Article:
Open

Coming up

Don't miss

Replay


LATEST SHOWS

IN THE PAPERS

Germany's World Cup title

Read more

FASHION

Paris, Haute Couture Fall/Winter 2014-2015

Read more

BUSINESS DAILY

Farnborough air show takes off but F-35 jet is grounded

Read more

IN THE PAPERS

Bastille Day celebrations

Read more

TOUR DE TECH

Read more

AFRICA NEWS

Ebola death toll increases in Sierra Leone

Read more

MEDIAWATCH

Finally, a good use for new app "Yo"

Read more

TALKING EUROPE

Viviane Reding, MEP, European People's Party

Read more

TALKING EUROPE

Schulz returns to Parliament presidency: back to business as usual?

Read more

  • Live: France celebrates Bastille Day

    Read more

  • In pictures: 2014 World Cup historic moments

    Read more

  • Boules and booze: Bastille Day à la New Yorkaise

    Read more

  • Kremlin mulls 'retaliatory strikes' after death of Russian civilian

    Read more

  • Senegal honours the soldiers who fought for France in WWI

    Read more

  • Clashes erupt in Paris as thousands march to support Palestinians

    Read more

  • Operations underway to refloat shipwrecked Costa Concordia

    Read more

  • Germany defeat Argentina 1-0 to win fourth World Cup title

    Read more

  • Paris’s Bastille Day fireworks ‘a homage to victims’ of WWI

    Read more

  • Thousands flee northern Gaza after Israeli warning

    Read more

  • Major differences remain as deadline looms in Iran nuclear talks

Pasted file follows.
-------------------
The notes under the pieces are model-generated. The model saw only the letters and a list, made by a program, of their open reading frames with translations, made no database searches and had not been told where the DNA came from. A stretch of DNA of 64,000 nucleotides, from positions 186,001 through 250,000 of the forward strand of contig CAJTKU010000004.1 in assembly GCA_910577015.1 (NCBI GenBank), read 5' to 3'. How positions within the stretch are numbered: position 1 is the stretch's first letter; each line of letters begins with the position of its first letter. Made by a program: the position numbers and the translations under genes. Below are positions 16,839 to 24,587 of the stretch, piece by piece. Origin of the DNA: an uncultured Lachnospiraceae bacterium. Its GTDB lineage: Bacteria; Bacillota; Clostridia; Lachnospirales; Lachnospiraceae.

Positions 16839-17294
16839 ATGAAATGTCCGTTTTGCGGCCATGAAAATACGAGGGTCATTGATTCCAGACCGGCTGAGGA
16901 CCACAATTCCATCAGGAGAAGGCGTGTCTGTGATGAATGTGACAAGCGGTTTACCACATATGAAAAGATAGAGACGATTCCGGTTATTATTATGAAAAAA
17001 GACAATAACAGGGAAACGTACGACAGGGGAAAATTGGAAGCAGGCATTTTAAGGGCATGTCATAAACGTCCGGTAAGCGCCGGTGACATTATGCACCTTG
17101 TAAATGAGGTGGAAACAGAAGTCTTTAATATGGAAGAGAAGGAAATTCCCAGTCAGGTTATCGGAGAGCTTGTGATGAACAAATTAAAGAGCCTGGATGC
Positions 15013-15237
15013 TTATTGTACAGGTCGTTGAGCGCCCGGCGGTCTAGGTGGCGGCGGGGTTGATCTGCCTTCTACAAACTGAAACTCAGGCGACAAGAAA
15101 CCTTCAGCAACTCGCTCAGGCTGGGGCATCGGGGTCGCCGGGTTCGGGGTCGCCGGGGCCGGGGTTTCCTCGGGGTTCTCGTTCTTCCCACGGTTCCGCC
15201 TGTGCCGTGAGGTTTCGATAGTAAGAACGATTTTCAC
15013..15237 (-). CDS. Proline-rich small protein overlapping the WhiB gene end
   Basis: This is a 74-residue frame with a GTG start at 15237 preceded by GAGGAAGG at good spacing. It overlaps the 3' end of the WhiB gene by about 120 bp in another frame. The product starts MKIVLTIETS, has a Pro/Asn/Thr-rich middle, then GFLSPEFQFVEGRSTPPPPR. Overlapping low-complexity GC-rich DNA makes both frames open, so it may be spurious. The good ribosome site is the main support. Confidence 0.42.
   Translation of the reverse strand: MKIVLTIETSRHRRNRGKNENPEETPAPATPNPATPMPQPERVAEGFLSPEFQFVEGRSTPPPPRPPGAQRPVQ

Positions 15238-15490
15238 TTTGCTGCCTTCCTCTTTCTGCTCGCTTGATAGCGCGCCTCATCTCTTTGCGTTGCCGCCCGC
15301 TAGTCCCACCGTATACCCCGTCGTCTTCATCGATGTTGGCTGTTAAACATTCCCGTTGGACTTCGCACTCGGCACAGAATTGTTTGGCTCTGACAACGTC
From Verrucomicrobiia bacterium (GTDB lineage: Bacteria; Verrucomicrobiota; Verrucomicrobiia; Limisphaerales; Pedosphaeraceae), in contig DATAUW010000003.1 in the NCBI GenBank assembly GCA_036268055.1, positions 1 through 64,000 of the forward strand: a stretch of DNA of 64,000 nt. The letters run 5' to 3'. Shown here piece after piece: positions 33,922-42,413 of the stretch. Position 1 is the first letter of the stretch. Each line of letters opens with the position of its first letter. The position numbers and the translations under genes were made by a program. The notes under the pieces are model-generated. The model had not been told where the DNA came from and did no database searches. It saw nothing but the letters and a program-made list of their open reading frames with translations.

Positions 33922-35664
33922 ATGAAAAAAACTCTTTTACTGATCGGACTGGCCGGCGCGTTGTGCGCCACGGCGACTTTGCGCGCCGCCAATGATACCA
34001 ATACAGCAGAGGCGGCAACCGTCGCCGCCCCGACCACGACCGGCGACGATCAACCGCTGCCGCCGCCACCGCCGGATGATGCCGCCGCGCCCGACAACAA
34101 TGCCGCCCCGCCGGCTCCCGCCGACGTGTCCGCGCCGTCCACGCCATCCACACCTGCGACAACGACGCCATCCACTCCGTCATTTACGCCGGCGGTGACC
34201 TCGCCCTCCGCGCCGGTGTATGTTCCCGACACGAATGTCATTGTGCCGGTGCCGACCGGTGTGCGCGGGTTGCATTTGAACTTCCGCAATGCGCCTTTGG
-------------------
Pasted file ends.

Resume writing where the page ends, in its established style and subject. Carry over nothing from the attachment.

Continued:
Read more

  • Rival Libyan militias exchange heavy fire at Tripoli airport

    Read more

  • French military to extend Mali 'counterterrorism' operations into Sahel

    Read more

  • Legendary conductor Lorin Maazel dies aged 84

    Read more

Culture

YSL collection in 'auction of the century'

©

Video by Philip CROWTHER , FRANCE 2

Text by FRANCE 24 (with wires)

Latest update : 2009-02-23

"The time has come to dissolve this collection," said Pierre Bergé, long-time companion of Yves Saint Laurent, after the iconic designer passed away last June as the designer's 300-million-euro collection goes under the hammer.

If Monday's auction of Yves Saint Laurent's spectacular art collection, as expected, fetches at least 200 million euros (250 million dollars), it will set a record for a private collection -- and give the depressed art market a needed shot in the arm.
   
Experts believe the collection amassed by the designer and his partner Pierre Berge could even hit the higher estimate, or more, set by auctioneers Christie's -- 300 million euros (380 million dollars).
   
"It's a fantastic show, a really good piece of promotion for the market", London art dealer Ian Mackenzie said at a public showing of the works this weekend, ahead of the February 23-25 sale.
  


"They got fantastic press, they'll do well, and that will bring confidence back."
   
The last record for a private collection was set in New York in 1997 with the sale of the Victor and Sally Ganz collection, which fetched 163 million euros (207 million dollars).